Management consultants have long touted S&OP as a cure-all for the dysfunctions that plague so many supply chains. The concept is supposed to tear down organizational silos, encourage everyone to collaborate on sales planning, and impose a coherent structure on that effort.
All well and good. Too often, though, the promised results don’t materialize. “A lot of effort goes into it,” says Eric Tinker, managing principal with Nexview Consulting, LLC, a specialist in S&OP. “But some companies say, ‘It all sounds like a great idea, it kind of makes sense, but what are we really getting out of it?’”
When S&OP efforts disappoint, the dearth of results is often chalked up to weak executive support, or lack of participation company-wide. And while those elements are crucial to the success of S&OP, they’re often not the major reason why it stalls.
Not, at least, according to Tinker’s research. Nexview’s most recent survey on the topic asked 27 companies with revenues of between $100m and $10bn-plus to cite their top challenges in implementing S&OP. Participation and executive support ranked at the bottom, at approximately 11 percent and 7 percent, respectively.
And the biggest challenge, according to respondents? A lack of key performance indicators (KPIs) and clear results. In other words, the beleaguered companies had no way of measuring the success of their S&OP programs.
You can’t manage what you can’t measure. Business leaders are pounded with this mantra. Yet it doesn’t appear to have gotten through to a significant number of top executives.
To be fair, it’s not easy to measure what’s going on in a complex, global supply chain. “It takes a bit longer than most people would think,” says Tinker, author of a new book on S&OP. Companies, he points out, are dealing with a constantly moving target. Take fuel prices, a major factor in determining how and where product should be moving through the chain. The recent plunge in the price of oil presents companies with a major opportunity to re-source their freight. But such factors often are overlooked, or not tracked on a frequent basis. Planners who have spent months hashing out the details of a supplier contract might be loath to alter its contents even if circumstances demand it.
Tinker believes companies are doing a better job these days of adopting effective KPIs. But many are still failing to deploy those metrics at the highest level, in the form of balanced scorecards that provide management with a comprehensive view of operations.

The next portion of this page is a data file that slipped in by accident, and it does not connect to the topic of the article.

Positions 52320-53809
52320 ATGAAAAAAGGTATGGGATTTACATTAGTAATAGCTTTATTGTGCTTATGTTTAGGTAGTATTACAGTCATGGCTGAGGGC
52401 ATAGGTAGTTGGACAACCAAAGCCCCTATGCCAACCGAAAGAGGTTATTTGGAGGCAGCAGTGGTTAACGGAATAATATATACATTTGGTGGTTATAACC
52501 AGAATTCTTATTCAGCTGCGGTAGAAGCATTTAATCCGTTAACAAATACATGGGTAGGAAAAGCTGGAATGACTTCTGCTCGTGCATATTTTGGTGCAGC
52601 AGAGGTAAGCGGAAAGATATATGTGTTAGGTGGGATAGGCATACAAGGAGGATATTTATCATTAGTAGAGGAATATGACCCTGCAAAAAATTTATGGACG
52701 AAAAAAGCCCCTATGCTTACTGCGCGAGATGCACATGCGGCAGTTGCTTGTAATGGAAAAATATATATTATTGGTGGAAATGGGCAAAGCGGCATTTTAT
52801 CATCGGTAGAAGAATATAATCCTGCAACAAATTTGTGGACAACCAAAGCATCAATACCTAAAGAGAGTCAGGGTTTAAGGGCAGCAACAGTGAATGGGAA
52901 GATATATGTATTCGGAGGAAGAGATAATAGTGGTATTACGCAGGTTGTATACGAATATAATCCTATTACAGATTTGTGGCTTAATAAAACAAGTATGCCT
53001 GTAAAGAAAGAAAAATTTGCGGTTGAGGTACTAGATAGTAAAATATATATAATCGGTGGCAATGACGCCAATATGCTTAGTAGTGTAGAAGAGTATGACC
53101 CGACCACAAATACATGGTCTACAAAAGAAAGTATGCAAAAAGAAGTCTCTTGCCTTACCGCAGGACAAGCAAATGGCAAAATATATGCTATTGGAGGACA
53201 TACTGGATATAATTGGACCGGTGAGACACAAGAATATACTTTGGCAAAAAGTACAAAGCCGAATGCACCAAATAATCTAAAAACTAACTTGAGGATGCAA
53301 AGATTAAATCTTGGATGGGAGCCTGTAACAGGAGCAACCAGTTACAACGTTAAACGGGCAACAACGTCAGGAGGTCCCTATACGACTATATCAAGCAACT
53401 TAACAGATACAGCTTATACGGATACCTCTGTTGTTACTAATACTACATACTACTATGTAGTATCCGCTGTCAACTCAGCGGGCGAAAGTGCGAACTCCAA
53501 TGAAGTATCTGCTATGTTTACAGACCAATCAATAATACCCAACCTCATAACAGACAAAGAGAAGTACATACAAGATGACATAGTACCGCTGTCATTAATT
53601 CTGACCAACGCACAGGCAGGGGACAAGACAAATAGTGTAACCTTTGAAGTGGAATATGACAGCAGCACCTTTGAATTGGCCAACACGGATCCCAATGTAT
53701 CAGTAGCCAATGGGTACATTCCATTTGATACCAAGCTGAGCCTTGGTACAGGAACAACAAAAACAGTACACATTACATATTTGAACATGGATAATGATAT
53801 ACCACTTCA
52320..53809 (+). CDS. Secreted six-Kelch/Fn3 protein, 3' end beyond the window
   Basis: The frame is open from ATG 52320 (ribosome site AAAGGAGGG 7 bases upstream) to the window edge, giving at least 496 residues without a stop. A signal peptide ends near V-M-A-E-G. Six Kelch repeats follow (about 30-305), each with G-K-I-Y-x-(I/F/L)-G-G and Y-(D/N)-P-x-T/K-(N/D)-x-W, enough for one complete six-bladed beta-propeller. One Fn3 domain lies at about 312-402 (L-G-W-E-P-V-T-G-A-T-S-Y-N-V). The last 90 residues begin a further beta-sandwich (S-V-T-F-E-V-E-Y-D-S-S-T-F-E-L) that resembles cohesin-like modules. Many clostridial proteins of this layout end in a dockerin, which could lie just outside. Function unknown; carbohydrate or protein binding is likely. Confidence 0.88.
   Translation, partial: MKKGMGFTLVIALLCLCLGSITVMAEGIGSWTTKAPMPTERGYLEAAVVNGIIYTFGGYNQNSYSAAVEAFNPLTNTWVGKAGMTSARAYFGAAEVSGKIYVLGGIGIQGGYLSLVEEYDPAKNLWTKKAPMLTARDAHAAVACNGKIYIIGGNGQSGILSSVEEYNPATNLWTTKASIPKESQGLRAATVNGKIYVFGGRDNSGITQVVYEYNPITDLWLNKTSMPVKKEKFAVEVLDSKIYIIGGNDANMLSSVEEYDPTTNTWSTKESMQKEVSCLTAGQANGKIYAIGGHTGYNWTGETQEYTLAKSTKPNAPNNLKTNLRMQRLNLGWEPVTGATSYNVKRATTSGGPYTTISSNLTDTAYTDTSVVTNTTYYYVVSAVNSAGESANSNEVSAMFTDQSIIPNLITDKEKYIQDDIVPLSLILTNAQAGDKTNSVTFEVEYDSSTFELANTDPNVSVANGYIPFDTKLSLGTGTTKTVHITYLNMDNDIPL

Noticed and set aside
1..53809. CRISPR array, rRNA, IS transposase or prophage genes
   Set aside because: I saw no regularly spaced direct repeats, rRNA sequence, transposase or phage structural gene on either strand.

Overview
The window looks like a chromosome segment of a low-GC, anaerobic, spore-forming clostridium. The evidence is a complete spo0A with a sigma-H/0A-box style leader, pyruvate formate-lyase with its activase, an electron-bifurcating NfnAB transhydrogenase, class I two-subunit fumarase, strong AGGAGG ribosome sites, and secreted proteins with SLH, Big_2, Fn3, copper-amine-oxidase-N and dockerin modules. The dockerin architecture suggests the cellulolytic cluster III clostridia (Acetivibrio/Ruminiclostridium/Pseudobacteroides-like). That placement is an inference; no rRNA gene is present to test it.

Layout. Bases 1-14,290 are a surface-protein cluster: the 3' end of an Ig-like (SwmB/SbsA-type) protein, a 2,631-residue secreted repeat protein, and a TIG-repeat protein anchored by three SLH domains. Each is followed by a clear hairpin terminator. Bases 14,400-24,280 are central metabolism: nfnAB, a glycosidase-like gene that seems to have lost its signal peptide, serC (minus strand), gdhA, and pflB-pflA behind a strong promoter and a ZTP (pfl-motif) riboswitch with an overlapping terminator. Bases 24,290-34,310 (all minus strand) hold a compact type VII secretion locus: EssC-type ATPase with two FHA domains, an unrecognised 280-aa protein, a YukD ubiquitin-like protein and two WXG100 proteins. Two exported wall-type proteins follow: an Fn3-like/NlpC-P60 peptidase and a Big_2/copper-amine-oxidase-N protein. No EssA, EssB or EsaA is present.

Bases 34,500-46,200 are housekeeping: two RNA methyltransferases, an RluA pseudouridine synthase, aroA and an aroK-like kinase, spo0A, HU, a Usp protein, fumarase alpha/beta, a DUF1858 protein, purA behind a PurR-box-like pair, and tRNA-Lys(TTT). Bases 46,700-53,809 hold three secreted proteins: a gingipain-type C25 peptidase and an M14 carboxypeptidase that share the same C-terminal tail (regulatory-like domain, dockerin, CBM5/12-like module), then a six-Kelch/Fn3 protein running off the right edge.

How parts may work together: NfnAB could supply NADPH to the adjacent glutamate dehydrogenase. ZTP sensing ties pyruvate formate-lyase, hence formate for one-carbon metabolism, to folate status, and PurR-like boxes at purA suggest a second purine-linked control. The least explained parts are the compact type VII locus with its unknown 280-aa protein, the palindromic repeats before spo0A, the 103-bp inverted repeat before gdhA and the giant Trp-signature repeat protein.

The bigger issue, Tinker says, is what companies are doing with those KPIs. “Do they have a target that changes over time as they improve on it? Do they change it up or down? Do they even have the right baseline to start from?”
Beyond just having the numbers, the trick lies in moving from measuring results to managing them. Companies need to propagate the relevant data throughout the organization, while making sure that the proper executive champion in a given area is up to speed. It’s all about “getting distribution of accountability across a management team,” says Tinker.
Having that level of management discipline in place can help companies to get at the root cause of supply-chain failures. Distribution might conclude that it has too many stock points. Logistics might realize that it’s relying too heavily on premium freight. Too many intra-company shipments between warehouses could be leading to a substantial waste of resources, and excessive freight costs. Only when managers become aware of such problems can they begin to question how they can be corrected.
The same goes for decisions related to the S&OP process, which is supposed to help companies do a better job of balancing supply with actual demand. Armed with the right intelligence, Tinker says, they can begin practicing such valuable techniques as customer segmentation, providing insight into which accounts are generating the most profit, and which the least.
One valuable tool to deploy is a results tracker, which can take the form of a spreadsheet that shows each area of potential benefit, a firm baseline from which to start, targets for improvement in each area, and a month-by-month accounting of the overall plan. Subject, of course, to changes in the real world, which are relayed to management in the form of exception reports that highlight which issues require their attention at any given moment.
Tinker urges companies to think in terms of “tangible change management” – nailing down numbers, defining accountability and ensuring that the information flows into a “real, live” S&OP project. Much of the relevant data is already there, he points out. It’s just a question of making proper use of it.